Peanut Butter

If you love peanut butter you may have already noticed an increase in price recently. This is due to peanut shortages in several different states in the U.S. Drought was one of the factors that has contributed to the shortage of peanuts. The other main reason for the lower supply of peanuts is the decision of many peanut farmers to plant cotton.

Unfortunately, many of the peanut farmers of will not reap the benefit of the high prices, since much of their crop was already contracted before the prices began to increase. Despite this, the Executive Secretary of the Peanut Growers Cooperative Marketing Association Dell Cotton seems to have a good handle on the economic strategy for the peanut farmers. He states that "the cupboard is bare, so we've got to build the supplies back...But we've got to be cautious about that. You can't oversupply, because that kills the prices the other way."

With the increase in price for peanut butter, Kara Yorio provides a few alternatives in this NorthJersey.com article. Here are some of the suggestions she gives: almond butter, soy butter, sun butter. I have never tried any of these, but I suppose if I ate peanut butter often and was unwilling to pay the higher price, I might give them a try. It will be interesting to see what kind of domino effect the peanut shortage will have on other goods. One example is strawberry jam. Since the jam complements peanut butter, surely the demand for the jam will fall (ceteris paribus).


Papa Smurf said...

I agree with Xavier on this. I think that this is interesting because it deals with supply and demand of both substitutes and compliments. As Kara Yorio points out there are some substitutes for peanut butter so according to the economics of supply and demand the increase in the price of peanut butter should cause an increase in the demand for goods such as: almond butter, soy butter and sun butter, but a majority of the consumers are probably like Xavier and myself and have not tried these other substitutes. I think that because consumers have not tried the substitutes in the past many will continue to pay the higher price for peanut butter. For the same reason I don’t believe that the compliments of peanut butter will see too much of a change in sales.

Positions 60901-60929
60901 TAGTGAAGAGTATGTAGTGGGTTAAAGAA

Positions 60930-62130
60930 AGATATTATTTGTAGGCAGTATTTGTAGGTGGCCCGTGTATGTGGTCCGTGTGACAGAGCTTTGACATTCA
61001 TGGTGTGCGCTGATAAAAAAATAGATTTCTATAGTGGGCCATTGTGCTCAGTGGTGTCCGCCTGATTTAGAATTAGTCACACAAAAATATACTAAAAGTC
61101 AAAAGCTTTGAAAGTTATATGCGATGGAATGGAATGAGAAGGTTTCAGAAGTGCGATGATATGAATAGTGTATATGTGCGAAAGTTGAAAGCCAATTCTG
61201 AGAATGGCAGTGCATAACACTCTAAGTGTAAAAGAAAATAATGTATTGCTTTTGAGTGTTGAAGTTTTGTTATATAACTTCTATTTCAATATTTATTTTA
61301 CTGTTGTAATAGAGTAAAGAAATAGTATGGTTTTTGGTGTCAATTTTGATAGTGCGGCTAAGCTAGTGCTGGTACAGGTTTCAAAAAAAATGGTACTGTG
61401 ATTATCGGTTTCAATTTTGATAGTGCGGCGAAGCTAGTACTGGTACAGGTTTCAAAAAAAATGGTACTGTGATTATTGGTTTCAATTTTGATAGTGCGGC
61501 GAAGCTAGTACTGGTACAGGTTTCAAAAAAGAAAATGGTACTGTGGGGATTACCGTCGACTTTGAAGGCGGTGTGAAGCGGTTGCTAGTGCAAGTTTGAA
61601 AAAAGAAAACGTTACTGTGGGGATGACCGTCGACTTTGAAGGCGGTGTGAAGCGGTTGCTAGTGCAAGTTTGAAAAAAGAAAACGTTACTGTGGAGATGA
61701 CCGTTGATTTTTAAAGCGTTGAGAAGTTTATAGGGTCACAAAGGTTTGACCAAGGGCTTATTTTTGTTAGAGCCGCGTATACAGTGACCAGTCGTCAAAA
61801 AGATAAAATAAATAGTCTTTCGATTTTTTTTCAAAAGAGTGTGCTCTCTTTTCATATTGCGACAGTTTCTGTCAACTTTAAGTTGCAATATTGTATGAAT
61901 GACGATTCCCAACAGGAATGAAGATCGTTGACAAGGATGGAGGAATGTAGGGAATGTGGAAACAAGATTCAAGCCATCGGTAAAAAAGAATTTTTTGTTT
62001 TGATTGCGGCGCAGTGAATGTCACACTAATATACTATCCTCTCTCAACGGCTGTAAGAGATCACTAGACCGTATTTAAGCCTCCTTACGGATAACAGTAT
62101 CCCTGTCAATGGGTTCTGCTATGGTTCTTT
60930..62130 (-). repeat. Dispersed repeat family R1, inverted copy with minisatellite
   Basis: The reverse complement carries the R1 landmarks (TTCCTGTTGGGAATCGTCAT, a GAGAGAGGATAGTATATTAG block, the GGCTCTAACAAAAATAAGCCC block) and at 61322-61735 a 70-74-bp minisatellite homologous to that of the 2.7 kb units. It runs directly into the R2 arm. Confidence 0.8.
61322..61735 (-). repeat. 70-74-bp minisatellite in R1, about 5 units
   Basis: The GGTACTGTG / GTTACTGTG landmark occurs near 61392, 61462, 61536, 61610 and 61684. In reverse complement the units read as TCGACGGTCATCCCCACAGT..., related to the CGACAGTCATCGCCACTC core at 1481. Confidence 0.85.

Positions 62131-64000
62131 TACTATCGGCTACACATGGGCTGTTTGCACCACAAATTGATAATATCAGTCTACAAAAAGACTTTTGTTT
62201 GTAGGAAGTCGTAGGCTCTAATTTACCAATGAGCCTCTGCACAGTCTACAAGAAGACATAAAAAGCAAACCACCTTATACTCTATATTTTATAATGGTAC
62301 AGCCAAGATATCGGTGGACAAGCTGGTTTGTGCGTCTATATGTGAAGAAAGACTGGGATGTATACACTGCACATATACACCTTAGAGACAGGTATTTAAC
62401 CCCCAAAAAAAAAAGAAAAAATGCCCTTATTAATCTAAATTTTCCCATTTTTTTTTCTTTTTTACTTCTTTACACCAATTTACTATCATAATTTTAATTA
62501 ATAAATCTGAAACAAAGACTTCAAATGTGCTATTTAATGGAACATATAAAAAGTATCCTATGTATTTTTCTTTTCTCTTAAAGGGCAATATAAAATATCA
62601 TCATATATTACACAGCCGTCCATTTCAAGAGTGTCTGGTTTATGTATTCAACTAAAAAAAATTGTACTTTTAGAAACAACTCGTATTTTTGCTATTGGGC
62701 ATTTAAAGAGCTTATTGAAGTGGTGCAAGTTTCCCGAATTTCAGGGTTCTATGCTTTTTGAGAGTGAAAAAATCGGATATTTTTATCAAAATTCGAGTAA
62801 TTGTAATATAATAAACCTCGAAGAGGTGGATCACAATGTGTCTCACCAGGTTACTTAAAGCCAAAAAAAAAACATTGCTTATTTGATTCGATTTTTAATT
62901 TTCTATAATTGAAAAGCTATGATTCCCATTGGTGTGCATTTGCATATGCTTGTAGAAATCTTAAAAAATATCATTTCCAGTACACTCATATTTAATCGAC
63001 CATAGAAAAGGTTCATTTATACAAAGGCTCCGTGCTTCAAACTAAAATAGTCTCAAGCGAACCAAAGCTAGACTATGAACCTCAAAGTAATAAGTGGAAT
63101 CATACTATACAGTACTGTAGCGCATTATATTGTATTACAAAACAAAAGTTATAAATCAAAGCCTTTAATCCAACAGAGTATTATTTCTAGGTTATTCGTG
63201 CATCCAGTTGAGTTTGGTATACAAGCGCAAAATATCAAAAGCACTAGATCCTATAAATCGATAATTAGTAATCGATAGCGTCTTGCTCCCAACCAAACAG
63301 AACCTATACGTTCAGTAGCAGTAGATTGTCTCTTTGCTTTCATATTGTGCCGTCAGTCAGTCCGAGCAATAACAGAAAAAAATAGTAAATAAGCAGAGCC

Dr. Tufte said...

I wonder to what extent peanut butter has aspects of a durable good. An open jar can sit around on someone's shelves for quite a while.

I'd also like to know what is going on in the market for other products made from peanuts. I'm assuming that there are quite a few, but I really don't know. But if farmers are shifting to cotton, it stands to reason that all peanut products are going up in price.

Xavier said...

Dr. Tufte, I suppose that peanut butter would have some aspects of a durable good, but our textbook (on page 33) states that future prices and income, interest rates, and prices of used models influence the demand for durable goods. None of those three seem very applicable to peanut butter (maybe prices and income to a small extent, but not much when it comes to interest rates and prices of used models).

Dr. Tufte said...


What I was thinking is that peanut butter is a good you want to have available, but which you're also unlikely to buy more of when you do have it available. This makes it somewhat durable-like: if you put it on sale, people will buy it, but if you leave it on sale for too long, people will stock up on enough and lose interest.